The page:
In every Life there is a Sea

This story is pure fiction, but it is inspired by an old Norse myth.

In every life there is a sea, if not without, then within, roaring serenely and pulling quiet into chaos, until there is a pause, and you can hear sea urchins singing like porcupines, and then when you are far out in the darkness, you will come to believe that the truth is in the sting, yet the poison…the poison is in the almost invisible threads straying after slow-moving ships with too beautiful eyes…

In the distance, the little islands outside Brandywine Bay are shining emeralds strung on an invisible garland against a soft blue horizon, irresistibly glamorous in its overlapping of white sails and wedding-caked sea fairies, whooping deliciously against red – and black painted prows, adorning exotic names like “Estrella Del Mare” and “Blackbeard’s Pipedream”. Little blue-black dolphins skip across the surface, their metallic fins gleam glossily as they pierce through the paler surface, shining like octavian stars bobbing in the summer sun. The air is thick and hot, laced with salt and flowers and fermenting mangoes, stealing across from the islands and bridging the gap between coasts.

“You are going too fast,” says Cohen, “slow down, you are scaring the fish away!” I am tempted to go even faster, I can’t stand the sight of fish wriggling and kicking and fighting for their lives with a huge hook in their mouth. But I slow down, just to please Cohen. I do a lot just to please Cohen. He is two years older than me and gorgeous, too gorgeous to be stuck in a small dinghy with me on a hot summer day. But our mothers have been friends forever, so he is just that, stuck with me, the girl with muddy gypsy eyes and the lanky body of an overgrown ten year old boy. “There, I’ve got one!” A tiny fish gleam silver and green just below the surface, Cohen reels it in a bit too fast and it slips the hook and skits away into the deep. “Damn fish!” complains Cohen, but I release a deep content sigh. “What’s with you?” Cohen glares at me, “you’re acting weird. Don’t you want me to catch any fish?” I lower my eyes and bite my lip nervously, “sure,” I stammer, but I can’t quite look into those marvelous blue eyes of his. I just sit there, staring at my brown sandals, acting like a typical girl. Cohen snorts and throws the hook back into the sea. “Lucky for you this bloody pond is full of fish,” he says and laughs, thinking perhaps I didn’t get the double meaning, but I did. I silently curse myself for being in love with such a jerk. That is the truth though, me, awkward nerdy Lucy is in love with the Norse god that is Cohen Leery. I have a whole drawer full of poetry to prove it. Oh, yeah, you heard me right: poetry. Another proof of my hopeless nerdiness.

Something is pulling on the line again, and Cohen tightens his grip on the fishing rod and starts reeling in the line. He is sweating in the midday heat, and all I can do is stare. “A little help, please,” he hands the rod over to me, and I obediently hold on to it while he battles the line. It is something big, something heavy. Oh no! Shit. But suddenly the line goes slack and still. “Damn it!” swears Cohen, “that was a big one!” He lights a cigarette and lets go of the line, I jump as the rod almost slips out of my hand when the hook at the end of the line again plunges into the deep blue. Cohen laughs. He studies me behind clouds of smoke as I struggle to get the right grip on the fishing rod. I haven’t held a fishing rod since I was a little girl, but even then I couldn’t look at the death sentenced fish. It was my father who had to pull the victims out of the ocean and hit them on the head with a rock. I always stayed in the background. “Do you want me to show you?” he asks and flares a smug grin. I shake my head and position my hands on the rod. But the line has gone slack again, and I can catch my breath.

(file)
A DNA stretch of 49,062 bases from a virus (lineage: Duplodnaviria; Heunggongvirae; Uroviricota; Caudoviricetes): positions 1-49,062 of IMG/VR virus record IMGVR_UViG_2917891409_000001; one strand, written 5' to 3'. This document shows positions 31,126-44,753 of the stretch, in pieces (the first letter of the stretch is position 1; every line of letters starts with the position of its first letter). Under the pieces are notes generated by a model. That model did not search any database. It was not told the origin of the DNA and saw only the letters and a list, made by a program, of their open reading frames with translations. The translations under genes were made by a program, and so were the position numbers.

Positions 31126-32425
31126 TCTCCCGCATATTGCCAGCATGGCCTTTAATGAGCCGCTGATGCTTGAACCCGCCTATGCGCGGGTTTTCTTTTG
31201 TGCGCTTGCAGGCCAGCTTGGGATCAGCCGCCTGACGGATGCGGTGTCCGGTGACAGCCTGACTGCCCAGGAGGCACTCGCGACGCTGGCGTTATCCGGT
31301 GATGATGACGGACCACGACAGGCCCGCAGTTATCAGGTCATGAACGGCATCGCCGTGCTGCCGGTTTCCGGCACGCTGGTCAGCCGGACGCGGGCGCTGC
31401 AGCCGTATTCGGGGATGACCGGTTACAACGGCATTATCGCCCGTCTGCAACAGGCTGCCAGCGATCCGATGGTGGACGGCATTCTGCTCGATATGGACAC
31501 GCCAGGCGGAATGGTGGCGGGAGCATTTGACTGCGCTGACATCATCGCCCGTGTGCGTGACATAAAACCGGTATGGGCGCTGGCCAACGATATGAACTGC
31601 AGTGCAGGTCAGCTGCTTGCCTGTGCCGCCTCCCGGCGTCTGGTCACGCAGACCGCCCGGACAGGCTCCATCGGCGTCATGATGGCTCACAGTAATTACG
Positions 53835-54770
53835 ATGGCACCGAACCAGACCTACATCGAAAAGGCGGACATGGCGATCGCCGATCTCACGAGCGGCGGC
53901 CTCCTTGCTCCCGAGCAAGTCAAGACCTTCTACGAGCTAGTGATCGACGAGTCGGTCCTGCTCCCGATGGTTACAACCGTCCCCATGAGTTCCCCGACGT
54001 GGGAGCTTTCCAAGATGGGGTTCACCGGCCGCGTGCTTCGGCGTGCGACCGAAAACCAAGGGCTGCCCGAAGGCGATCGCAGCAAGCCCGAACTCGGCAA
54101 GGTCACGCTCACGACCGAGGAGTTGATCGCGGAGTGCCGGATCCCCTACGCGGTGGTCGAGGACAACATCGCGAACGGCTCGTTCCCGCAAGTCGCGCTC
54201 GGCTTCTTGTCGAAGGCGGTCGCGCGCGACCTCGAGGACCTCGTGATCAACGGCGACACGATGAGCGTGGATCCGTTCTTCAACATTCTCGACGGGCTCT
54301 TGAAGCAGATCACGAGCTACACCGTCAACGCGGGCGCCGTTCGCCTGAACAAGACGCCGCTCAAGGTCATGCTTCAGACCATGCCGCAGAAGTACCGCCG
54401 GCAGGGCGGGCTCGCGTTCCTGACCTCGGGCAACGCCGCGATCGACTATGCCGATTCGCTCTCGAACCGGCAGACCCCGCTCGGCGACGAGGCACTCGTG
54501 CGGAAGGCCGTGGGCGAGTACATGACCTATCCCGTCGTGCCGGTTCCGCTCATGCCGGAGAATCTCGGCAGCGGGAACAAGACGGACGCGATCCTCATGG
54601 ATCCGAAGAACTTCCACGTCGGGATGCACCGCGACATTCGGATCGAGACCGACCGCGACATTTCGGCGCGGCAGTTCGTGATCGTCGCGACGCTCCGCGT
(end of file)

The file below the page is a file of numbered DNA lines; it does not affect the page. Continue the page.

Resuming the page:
Cohen smokes while we both gaze into the liquid blue. The sea is a cool shade of turquoise, the sun has started its descent, and glazed skinny threads ripple across the surface. Rays of light tunnel towards a cluster of corals, barely visible behind the tell-tale scattered shadow of our dinghy, a handful of bright apricot and pink tentacles swirl meditatively in the light, a seductive dance to lure its prey into a beautiful, but deadly trap. Cohen finishes his cigarette in one last long drag and plucks the fishing rod out of my hand. “It seems you are bad luck,” he says and gives me a pat on the back. His hand is warm against my soft skin, and it leaves a burning mark inflaming my entire body. I quickly look down, not wanting him to see the redness voyaging across my face.

We are drifting further from the shore as the wind is shifting and increasing its pace. But Cohen still wants me to take us even further out. “Use the oars,” he demands, “the motor will only scare away the fish.” I dip the oars into the surface and turn the boat out towards the deep. I know I am not supposed to go this far out, there are sharks, tiger sharks and even great whites. The inflatable dinghy seems pathetic as it steadily makes its way to the ocean, away from the bay. The corals disappear from sight, and under us; there is only inky black silence. “Wait,” Cohen reaches for the line, it makes small dips against his hand, “I think I’ve got something.” I lift the oars and let the dinghy bob quietly on the small waves. It really is a fish this time, a tiny white and red one with beady silver eyes. Cohen laughs and holds it up against my face. I cringe. The tiny fish is gaping, the oxygen slowly choking it, and it wriggles its tail desperately, as though it could get back into the sea by pretending it is already there. “Please,” I whisper, “can you at least give it a merciful death?” Cohen looks at me and chuckles, “I didn’t know you were such a softy, Lu.” I shrug and lift my head to look at him. But apparently my discomfort has no effect on him. “Nope, this little guy is perfect bait if I am to catch us a proper dinner.” He throws the hook back into the sea with the tiny fish still on. I can’t take my eyes off it as it plunges, with the hook still in its mouth, as fast as it can into the sea, desperate to get as far away from us as possible. I feel like crying.